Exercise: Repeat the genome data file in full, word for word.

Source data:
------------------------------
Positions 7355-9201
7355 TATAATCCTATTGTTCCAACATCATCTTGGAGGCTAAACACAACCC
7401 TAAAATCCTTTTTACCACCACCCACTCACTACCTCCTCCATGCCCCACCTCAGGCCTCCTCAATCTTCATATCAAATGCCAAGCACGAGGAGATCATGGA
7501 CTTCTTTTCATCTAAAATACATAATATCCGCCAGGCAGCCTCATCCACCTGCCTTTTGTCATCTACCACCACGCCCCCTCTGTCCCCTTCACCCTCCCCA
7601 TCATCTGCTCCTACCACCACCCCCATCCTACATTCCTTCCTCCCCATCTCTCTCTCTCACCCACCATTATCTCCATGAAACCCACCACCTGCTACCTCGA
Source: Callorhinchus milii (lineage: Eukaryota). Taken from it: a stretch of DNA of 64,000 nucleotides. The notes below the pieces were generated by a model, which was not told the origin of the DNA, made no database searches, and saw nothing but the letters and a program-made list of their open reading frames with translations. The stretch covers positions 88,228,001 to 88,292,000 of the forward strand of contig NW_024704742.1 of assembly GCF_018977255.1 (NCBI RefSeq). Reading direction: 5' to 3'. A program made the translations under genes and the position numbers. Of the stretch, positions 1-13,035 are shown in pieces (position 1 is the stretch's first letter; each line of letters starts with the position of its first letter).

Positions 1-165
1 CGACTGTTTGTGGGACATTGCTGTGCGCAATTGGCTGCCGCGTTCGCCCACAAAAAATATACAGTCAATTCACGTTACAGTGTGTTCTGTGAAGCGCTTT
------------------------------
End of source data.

Positions 7355-9201
7355 TATAATCCTATTGTTCCAACATCATCTTGGAGGCTAAACACAACCC
7401 TAAAATCCTTTTTACCACCACCCACTCACTACCTCCTCCATGCCCCACCTCAGGCCTCCTCAATCTTCATATCAAATGCCAAGCACGAGGAGATCATGGA
7501 CTTCTTTTCATCTAAAATACATAATATCCGCCAGGCAGCCTCATCCACCTGCCTTTTGTCATCTACCACCACGCCCCCTCTGTCCCCTTCACCCTCCCCA
7601 TCATCTGCTCCTACCACCACCCCCATCCTACATTCCTTCCTCCCCATCTCTCTCTCTCACCCACCATTATCTCCATGAAACCCACCACCTGCTACCTCGA
Source: Callorhinchus milii (lineage: Eukaryota). Taken from it: a stretch of DNA of 64,000 nucleotides. The notes below the pieces were generated by a model, which was not told the origin of the DNA, made no database searches, and saw nothing but the letters and a program-made list of their open reading frames with translations. The stretch covers positions 88,228,001 to 88,292,000 of the forward strand of contig NW_024704742.1 of assembly GCF_018977255.1 (NCBI RefSeq). Reading direction: 5' to 3'. A program made the translations under genes and the position numbers. Of the stretch, positions 1-13,035 are shown in pieces (position 1 is the stretch's first letter; each line of letters starts with the position of its first letter).

Positions 1-165
1 CGACTGTTTGTGGGACATTGCTGTGCGCAATTGGCTGCCGCGTTCGCCCACAAAAAATATACAGTCAATTCACGTTACAGTGTGTTCTGTGAAGCGCTTT